SA FARMERS are receiving no premiums for growing non-genetically-modified crops, according to a report by market analysis group Mecardo.
The independent analysis found on average, canola deliveries into Adelaide were trading at a 2 per cent discount to Geelong and that the discount in Adelaide has been steadily increasing.
Research into a variety of agricultural commodities conducted during a period of multiple years, investigated wheat, barley, canola, wine grapes, wool, cattle, sheep, lamb and pork.
It found the only commodity producing a premium was pork.
But although the premium was labeled “very slim”, it was not possible to determine whether it was due to the moratorium.
The report also said premiums and discounts available to SA producers were linked to logistics and proximity to the market, as opposed to the resumed benefits of the GM moratorium.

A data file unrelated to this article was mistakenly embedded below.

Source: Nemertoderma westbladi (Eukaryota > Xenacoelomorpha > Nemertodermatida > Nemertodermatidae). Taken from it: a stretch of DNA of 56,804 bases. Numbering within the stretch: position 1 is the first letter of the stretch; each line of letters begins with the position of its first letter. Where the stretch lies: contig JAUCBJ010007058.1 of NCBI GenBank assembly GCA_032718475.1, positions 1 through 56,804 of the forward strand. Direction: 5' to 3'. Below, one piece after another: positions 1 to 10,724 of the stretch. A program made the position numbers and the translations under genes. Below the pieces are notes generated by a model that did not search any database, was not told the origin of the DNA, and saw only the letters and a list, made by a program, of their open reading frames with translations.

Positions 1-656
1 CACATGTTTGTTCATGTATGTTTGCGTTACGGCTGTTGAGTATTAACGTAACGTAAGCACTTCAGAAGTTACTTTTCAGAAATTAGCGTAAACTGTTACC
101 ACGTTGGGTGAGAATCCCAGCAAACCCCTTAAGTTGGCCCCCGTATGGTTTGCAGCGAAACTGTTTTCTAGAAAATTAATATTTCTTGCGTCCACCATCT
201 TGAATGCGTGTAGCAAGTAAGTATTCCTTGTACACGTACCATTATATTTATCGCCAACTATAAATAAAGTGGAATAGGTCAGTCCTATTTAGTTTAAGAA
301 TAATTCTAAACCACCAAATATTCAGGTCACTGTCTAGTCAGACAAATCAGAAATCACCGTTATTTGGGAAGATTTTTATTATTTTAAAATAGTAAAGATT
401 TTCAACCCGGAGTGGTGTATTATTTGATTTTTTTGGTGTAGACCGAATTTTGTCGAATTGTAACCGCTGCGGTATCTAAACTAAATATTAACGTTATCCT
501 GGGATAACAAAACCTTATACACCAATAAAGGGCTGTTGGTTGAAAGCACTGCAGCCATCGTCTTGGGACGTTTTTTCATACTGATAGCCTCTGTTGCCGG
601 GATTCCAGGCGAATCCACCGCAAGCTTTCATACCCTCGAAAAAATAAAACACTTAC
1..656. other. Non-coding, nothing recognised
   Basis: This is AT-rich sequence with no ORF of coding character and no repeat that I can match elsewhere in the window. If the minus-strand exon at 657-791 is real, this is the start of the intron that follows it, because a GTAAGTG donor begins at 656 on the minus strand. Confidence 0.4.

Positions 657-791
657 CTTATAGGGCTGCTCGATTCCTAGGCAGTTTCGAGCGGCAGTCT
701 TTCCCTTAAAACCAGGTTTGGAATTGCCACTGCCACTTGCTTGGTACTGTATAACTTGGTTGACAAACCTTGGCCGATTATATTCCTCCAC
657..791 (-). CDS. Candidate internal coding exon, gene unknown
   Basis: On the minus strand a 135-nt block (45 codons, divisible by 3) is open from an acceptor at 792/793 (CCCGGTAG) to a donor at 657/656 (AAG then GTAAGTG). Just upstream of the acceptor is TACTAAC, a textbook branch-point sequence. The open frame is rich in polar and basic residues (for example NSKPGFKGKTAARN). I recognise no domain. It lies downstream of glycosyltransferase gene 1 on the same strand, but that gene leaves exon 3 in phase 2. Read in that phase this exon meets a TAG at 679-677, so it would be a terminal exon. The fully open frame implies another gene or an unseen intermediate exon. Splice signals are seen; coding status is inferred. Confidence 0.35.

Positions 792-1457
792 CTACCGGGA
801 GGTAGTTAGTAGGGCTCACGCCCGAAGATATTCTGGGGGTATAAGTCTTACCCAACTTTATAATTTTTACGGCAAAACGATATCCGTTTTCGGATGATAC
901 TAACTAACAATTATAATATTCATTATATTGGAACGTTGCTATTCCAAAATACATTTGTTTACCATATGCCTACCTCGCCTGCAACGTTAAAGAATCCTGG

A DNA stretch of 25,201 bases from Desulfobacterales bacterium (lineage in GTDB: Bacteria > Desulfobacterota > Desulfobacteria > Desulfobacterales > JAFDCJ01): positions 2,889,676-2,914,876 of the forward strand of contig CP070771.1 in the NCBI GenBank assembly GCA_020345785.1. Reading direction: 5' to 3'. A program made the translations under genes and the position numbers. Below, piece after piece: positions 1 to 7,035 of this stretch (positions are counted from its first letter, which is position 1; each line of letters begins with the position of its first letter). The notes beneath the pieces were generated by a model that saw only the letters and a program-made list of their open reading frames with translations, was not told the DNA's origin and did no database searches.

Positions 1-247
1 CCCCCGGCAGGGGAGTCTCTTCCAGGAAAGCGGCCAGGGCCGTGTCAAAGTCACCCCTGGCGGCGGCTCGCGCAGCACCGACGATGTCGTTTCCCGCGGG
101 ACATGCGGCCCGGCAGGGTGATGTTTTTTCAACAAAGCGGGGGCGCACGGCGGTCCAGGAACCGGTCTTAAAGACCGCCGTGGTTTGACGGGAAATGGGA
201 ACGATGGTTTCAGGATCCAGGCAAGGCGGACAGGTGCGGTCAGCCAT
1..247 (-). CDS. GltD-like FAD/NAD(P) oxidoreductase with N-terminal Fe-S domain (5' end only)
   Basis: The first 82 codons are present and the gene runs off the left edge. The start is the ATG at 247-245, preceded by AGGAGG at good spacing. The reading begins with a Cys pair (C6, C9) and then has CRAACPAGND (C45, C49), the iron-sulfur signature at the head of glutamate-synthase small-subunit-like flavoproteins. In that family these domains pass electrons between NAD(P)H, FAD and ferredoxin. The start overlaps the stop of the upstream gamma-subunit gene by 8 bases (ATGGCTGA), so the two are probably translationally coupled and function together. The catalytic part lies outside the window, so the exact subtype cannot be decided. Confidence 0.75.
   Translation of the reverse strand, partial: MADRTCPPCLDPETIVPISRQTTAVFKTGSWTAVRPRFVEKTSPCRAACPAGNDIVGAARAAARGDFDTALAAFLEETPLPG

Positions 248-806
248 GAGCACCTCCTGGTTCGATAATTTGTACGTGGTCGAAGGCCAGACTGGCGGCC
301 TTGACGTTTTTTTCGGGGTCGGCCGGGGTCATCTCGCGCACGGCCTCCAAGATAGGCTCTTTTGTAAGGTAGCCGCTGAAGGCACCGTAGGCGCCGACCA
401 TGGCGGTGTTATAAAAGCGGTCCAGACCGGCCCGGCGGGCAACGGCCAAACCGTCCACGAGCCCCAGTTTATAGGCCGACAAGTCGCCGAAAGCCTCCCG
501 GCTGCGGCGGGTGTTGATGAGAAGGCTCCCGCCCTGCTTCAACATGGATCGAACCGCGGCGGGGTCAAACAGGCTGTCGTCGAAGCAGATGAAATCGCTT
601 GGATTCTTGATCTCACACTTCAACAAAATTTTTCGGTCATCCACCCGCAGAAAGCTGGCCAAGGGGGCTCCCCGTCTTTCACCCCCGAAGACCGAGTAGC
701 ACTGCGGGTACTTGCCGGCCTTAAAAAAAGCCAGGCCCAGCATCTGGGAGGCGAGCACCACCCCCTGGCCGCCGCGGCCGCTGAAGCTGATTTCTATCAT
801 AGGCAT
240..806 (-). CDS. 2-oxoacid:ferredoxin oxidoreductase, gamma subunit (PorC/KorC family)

Late last year, Greens’ MLC Mark Parnell tabled a bill to extend the GM moratorium until 2025, which was passed by the SA parliament.
Grain Producers SA chairman Wade Dabinett said the research indicated the reasons behind the moratorium extension were blurred.
As a result of Mecardo’s report, he said a comprehensive review into SA’s GM-free status must be conducted within 12 months of the state election.
“The present moratorium on cultivation of GM crops was continued until 2025 based on anecdotal evidence of a premium and inaccurate method of comparison of prices between two states,” he said.
“But this independent and rigorous analysis across six to 20 years of pricing shows there are no premiums for the majority in being GM-free.”